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suppose that i have

var name = "kanishka";

How can I cut only the last char so that the output will be 'a' instead?

i read the question

How can I cut the 1st char from a string in jquery?

by jin Yong ,

in this problem i know the length of the string . can u tell me how i can do this with out knowing the string length .

couldn't get help from the answers , please help

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6 Answers 6

up vote 5 down vote accepted

Using plain javascript, you can do


More information on charAt http://www.w3schools.com/jsref/jsref_charat.asp

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Finally someone using their brain and not substring (which is pointless and stupid for this case)! +1. of course, given that a string is an array, you can even do name[name.length-1]. –  OJ. May 10 '11 at 4:09
@OJ: Why do you think substring() is worse than charAt() here, apart from being a few characters longer? By the way, accesing characters in a string via numeric property names is non-standard prior to ECMAScript 5 and is not supported in IE 7 or earlier (not sure about IE 8). –  Tim Down May 10 '11 at 9:00
@Tim: [] is supported in IE8. Not, as you said, in IE7 or earlier. @OJ: Strings are not arrays. String supports [] on modern browsers, but it's still not an array. –  T.J. Crowder May 11 '11 at 2:12


or if you want to be boring:





name.split(name.substr(0, name.length-1)).pop()


name.constructor.prototype.charAt.call(name.split('').reverse(), 0)


var chr; name.split('').forEach(function(c){ chr=c; });

or (okay, these are serious):



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ha verry nice code –  samccone May 10 '11 at 3:57
/(.)$/.exec(name)[0] ha oh man :) –  samccone May 10 '11 at 4:08
They're all boring given that to pull out a single char you can index directly into the array and avoid all of the overhead that you've suggested. –  OJ. May 10 '11 at 4:10
@OJ - what, don't like my unnecessary overhead?!? :( –  zyklus May 10 '11 at 4:13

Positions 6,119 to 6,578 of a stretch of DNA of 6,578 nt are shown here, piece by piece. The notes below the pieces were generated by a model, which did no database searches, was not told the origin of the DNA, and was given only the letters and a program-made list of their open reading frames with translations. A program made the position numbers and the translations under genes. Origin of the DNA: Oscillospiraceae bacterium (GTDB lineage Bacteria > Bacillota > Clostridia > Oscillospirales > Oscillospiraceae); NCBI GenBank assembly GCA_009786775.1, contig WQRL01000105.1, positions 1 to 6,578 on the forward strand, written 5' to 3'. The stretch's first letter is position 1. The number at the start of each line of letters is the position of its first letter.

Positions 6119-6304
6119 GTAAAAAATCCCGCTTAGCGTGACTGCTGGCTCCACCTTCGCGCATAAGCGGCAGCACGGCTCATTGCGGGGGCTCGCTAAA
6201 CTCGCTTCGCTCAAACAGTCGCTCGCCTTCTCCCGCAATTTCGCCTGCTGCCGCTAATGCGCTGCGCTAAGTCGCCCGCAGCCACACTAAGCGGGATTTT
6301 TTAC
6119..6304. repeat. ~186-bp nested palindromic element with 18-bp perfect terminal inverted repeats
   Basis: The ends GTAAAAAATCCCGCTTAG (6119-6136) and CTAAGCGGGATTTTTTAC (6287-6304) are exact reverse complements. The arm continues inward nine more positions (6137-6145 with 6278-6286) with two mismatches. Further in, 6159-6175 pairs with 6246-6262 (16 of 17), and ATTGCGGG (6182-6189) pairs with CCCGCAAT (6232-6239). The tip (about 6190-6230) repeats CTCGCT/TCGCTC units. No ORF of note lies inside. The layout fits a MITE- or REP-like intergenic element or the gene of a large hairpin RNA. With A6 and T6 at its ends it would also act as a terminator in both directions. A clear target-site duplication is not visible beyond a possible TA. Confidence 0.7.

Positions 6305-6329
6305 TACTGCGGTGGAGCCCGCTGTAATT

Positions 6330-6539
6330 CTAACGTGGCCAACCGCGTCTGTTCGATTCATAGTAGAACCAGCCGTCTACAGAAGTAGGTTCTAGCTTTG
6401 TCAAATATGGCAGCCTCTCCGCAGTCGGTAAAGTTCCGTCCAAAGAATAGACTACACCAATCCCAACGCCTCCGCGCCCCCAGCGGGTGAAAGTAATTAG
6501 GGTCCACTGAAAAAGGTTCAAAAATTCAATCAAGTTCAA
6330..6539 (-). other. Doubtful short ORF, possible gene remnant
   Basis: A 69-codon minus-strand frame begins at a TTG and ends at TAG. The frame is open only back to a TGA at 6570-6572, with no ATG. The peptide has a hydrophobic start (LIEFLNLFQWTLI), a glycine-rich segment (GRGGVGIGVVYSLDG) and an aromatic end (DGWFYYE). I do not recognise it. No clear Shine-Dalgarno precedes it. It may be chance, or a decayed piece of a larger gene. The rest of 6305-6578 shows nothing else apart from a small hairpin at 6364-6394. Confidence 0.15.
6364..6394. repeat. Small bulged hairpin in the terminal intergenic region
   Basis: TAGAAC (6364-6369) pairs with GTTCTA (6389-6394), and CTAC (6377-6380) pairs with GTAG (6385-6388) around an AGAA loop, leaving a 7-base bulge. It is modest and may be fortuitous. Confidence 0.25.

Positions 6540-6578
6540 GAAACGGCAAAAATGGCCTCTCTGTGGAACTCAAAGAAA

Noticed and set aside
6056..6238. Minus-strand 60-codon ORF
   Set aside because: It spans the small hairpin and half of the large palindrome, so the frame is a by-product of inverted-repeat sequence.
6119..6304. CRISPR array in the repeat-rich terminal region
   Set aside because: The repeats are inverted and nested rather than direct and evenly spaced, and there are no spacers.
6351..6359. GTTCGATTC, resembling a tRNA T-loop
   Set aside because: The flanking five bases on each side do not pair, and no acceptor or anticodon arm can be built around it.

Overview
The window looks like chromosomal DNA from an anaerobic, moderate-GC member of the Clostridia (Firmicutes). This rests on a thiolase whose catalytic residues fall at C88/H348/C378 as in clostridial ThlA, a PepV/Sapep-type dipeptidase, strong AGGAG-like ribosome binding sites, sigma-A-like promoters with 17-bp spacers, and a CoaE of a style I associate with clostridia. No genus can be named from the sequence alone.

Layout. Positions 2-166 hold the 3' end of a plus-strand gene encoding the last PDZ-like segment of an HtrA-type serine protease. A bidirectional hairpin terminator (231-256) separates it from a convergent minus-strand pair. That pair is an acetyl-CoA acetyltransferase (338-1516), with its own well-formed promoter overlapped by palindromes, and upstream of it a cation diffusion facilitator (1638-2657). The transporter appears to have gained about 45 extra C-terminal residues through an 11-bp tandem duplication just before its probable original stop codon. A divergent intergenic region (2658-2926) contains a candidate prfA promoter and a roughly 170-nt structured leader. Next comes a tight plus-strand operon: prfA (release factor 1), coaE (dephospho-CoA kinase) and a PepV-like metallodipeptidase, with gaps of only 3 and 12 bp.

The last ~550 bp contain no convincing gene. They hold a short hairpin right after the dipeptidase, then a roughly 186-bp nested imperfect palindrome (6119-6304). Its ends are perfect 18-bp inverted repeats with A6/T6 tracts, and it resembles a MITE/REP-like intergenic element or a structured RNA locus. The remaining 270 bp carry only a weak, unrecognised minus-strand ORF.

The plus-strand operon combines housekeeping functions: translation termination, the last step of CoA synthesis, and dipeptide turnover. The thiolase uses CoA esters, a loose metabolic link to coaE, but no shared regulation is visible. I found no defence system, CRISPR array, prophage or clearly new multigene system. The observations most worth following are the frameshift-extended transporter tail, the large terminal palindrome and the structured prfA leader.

Nope :) I'm afraid I don't! –  OJ. May 10 '11 at 6:06

If you want the "a" in "kanishka":

var name = "kanishka";
name = name.substring(name.length - 1);

Gratuitous live example

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what's with all the -2 in the answers? That'll give you 'ka' –  zyklus May 10 '11 at 3:57
@cwolves: It was a typo, apparently you saw it before I fixed it. :-) –  T.J. Crowder May 10 '11 at 3:57
clicks the button aaaaaaaaaaaaaaaaaaaaaaaaaaaaaaaaaaa –  Nic May 10 '11 at 3:58
name.slice(-1) is a little neater. –  Tim Down May 10 '11 at 23:40
name = name.substr(name.length-1,name.length);
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he wants the last char, not the string up to the last one –  zyklus May 10 '11 at 3:55
fixed* misread it –  samccone May 10 '11 at 3:55
try again! :) What you want: name.substr(name.length-1) –  zyklus May 10 '11 at 3:55
@sameccone: Update is still wrong –  T.J. Crowder May 10 '11 at 3:56
ha my bad i keep misreading it ... to much coffee –  samccone May 10 '11 at 3:56

A roundup of your options as presented by the various answers here:
(note that this is a CW answer, as it represents community content)

  1. substring:

    var lastChar = name.substring(name.length - 1);
    • Verbose, but clear.
    • Broadly-supported.

  2. substr:

    var lastChar = name.substr(name.length - 1);
    • Verbose (thought a tiny bit less so), but clear.
    • Broadly-supported (though not strictly standard, and there are edge cases with some browsers; see comments).

  3. slice:

    var lastChar = name.slice(-1);
    • Concise, clear once you're used to the idiom, but unclear to non-l33t c0d3rz.
    • Broadly-supported.
    • Tends to be slower or slowest on most browsers (but not all).

  4. charAt:

    var lastChar = name.charAt(name.length - 1);
    • Verbose, but very clear.
    • Broadly-supported.
    • Fastest (or tied for fastest with []) on most browsers (usually by a fair margin).

  5. []:

    var lastChar = name[name.length - 1];
    • Concise and clear.
    • Not supported by IE7 and earlier.
    • Fastest (or tied for fastest with charAt) on most browsers (usually by a fair margin).

(Due respect to cwolves' flights of outre approaches, I stuck to the mainstream like the boring plodder I am.)

Gratuitous jsperf test

Which should you use? It's totally up to you. Note that all of the options above are plenty fast, the odds that the speed of this operation are actually important in 99.999% of real-world cases are very low indeed.

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substr() isn't strictly standard, although as you say, it is broadly supported. Its implementation is slightly different in IE 7 (again, not sure about 8 or 9) from other browsers in that a negative character index is treated as 0 rather than being subtracted from the length. –  Tim Down May 11 '11 at 8:40
@TIm: Hey, look at that. It's not in the main spec, but in an appendix on it (B.2.3, to be precise, in both 3rd and 5th editions). No wonder I never use substr. :-) –  T.J. Crowder May 11 '11 at 8:43
J.: slice() is where it's at for substrings in JS. It's standard, has negative offsets for teh l33t c0d3rz and is universally supported. –  Tim Down May 11 '11 at 8:46

A neat, short, cross-browser way is

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Nice. :-) Curiously, this tends to be a slow option on several browsers (not that it matters), and I can't think why. See the CW post rounding up the options. –  T.J. Crowder May 11 '11 at 2:16

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